Choice of Entity: Why You Are Almost Always Wrong

Posted on August 8, 2012


When you were seven years old, did you know what you wanted to be when you grew up? You probably had a good idea. Are you doing that now? Probably not. Dreams often conflict with reality. It is a similar issue for the start-up, and this is the reason that so many choice of entity selections are, in retrospect, wrong. In order to know what entity you want, you have to know what you want to be as company five or ten years down the road. Because plans change, the original entity decision may not always be the correct one.

While a simple incorporation (LLC) can usually be done online without too many problems, a lawyer’s business acumen can help you determine what choice of entity is best for your company. A LLC might be one of the simplest choices for a business, but that doesn’t mean it is the wisest. Anyone in business wants to opt for the entity that makes the most sense for him or her as the company grows, which it hopefully will. However, because your plans sometimes change, reviewing your choice of entity status every couple of years is a good idea.

Additionally, you should note that the entities presented below are presented in order of development. As a general rule, you want to start with a sole proprietorship and then move down the chain. To move back up the chain, e.g. converting from a C-Corp to an S- Corp, involves complexity and taxes.

Let’s take a quick look at some of the most common business entities:

Sole Proprietorship

A sole proprietorship is a business owned by one person. These are very easy to form because no government documents are involved and no filings are necessary. Sole proprietorships are also inexpensive because there are no legal fees. Since there is no distinction between the business owner and the business, the business owner and the business do not pay separate income taxes (also known as double taxation).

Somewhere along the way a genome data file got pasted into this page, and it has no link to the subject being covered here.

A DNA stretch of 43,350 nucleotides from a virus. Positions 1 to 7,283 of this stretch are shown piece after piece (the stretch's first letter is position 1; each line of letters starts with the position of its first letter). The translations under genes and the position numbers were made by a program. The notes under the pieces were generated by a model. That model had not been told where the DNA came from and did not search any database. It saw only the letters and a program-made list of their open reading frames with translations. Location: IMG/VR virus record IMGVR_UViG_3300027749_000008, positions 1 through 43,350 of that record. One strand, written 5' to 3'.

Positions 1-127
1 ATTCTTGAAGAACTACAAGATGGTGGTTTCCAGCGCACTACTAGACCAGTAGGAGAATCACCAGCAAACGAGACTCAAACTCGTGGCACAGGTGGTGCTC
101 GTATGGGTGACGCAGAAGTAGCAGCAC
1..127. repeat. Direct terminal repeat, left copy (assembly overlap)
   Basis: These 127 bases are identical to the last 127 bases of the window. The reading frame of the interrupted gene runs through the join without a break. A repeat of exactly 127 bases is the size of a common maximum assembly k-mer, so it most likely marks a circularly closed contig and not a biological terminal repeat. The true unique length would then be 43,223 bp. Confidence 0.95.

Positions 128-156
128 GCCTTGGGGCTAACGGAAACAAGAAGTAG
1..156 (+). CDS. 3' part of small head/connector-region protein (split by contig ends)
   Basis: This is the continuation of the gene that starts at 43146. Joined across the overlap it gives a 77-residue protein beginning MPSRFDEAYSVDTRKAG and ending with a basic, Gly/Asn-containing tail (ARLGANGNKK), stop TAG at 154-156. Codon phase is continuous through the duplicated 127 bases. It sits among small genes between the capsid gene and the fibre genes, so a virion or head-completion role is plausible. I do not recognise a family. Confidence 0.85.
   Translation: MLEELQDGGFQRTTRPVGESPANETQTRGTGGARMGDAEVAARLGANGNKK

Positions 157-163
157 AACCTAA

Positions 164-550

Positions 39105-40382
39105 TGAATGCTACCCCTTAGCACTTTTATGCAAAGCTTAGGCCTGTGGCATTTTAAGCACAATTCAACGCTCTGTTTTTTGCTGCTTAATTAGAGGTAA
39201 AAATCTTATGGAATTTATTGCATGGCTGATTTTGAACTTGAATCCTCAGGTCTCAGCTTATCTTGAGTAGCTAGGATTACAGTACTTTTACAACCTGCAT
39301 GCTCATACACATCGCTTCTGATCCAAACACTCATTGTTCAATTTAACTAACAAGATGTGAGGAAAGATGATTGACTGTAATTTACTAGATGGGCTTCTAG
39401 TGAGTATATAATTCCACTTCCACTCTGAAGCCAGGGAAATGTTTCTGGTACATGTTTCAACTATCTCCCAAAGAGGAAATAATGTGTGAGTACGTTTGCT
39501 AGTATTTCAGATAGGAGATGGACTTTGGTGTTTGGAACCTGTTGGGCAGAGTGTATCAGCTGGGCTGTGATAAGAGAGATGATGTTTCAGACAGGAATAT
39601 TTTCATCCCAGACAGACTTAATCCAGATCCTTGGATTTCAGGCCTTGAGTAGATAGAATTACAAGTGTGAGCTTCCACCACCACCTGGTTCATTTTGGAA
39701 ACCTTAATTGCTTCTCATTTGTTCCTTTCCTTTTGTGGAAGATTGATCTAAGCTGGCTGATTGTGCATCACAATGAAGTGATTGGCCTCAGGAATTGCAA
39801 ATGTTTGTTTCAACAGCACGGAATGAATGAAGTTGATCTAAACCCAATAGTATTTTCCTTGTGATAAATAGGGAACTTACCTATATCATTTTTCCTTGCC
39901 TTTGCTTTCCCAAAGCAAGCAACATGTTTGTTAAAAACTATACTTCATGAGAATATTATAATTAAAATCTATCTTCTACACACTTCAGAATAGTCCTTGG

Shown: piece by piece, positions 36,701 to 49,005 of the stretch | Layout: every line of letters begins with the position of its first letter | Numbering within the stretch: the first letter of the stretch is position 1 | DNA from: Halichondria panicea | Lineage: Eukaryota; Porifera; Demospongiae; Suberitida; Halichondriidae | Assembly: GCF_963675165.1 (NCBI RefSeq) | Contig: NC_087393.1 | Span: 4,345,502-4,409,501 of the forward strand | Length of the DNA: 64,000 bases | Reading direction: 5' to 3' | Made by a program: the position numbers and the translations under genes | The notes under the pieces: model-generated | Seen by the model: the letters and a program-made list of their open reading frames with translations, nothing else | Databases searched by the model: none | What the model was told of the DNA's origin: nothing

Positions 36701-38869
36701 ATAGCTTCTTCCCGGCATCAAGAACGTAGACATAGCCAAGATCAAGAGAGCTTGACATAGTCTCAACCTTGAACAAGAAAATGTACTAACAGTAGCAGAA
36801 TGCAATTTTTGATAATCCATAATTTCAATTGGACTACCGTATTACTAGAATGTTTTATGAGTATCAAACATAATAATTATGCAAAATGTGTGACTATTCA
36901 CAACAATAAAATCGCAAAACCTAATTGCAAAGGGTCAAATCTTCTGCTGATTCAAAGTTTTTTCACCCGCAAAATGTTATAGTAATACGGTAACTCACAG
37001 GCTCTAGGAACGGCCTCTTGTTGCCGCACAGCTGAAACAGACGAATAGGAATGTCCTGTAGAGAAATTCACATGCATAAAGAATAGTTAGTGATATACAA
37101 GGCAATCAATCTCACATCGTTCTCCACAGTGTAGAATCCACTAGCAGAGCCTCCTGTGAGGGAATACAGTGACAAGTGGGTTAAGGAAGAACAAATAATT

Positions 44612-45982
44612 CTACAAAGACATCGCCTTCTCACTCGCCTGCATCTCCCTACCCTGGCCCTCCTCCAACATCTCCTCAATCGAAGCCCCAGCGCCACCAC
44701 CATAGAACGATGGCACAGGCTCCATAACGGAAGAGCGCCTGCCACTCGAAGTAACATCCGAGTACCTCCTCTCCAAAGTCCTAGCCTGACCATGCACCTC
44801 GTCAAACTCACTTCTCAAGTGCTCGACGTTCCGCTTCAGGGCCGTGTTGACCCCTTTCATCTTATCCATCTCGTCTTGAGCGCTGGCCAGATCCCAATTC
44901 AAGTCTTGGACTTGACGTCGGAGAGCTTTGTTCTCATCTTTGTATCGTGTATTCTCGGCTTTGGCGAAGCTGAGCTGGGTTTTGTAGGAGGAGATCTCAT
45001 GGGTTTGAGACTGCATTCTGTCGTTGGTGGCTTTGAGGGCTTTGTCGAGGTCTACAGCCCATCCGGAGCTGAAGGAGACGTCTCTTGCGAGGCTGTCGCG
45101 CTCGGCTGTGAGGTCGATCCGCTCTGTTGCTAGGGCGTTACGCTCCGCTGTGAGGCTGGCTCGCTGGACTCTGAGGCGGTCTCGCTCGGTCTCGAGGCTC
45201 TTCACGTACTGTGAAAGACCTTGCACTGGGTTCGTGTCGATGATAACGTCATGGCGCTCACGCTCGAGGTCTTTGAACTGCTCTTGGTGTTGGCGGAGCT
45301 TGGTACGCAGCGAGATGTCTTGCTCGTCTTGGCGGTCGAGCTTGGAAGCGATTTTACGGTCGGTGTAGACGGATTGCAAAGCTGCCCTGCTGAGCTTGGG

In some cases, the corporate veil offers so little protection that the use of a corporate entity is not worth the cost. A professional, such as a lawyer or a doctor, cannot shield themselves from liability. As a consequence, the cost of a complicated incorporation is not as important as having enough insurance.

Limited Liability Corporation (LLC)

A limited liability corporation is a company regulated under state law, where owners have limited personal liability for the debts and actions of the company. A LLC can also avoid double taxation.


An S-Corporation is similar to a C-Corporation in that it is also formed under state law as a C-Corporation, but it has an election filed with the IRS. The business and business owners are separate entities, but an S-Corporation is not subject to double taxation like a C-Corporation. S-Corporations are corporations that elect to pass corporate income, losses, deductions and credit through to their shareholders for federal tax purposes. Shareholders of S-Corporations report the flow-through of income and losses on their personal tax returns and are assessed taxes at their individual income tax rates.


A C-Corporation is the most common type of separate legal entity formed and recognized by state law. There is a legal distinction between the business and the business owners, and the business owners and business are taxed separately.

I like to ask my clients the following questions when determining what kind of entity is best for their company:

  • How many owners will you have in the next year?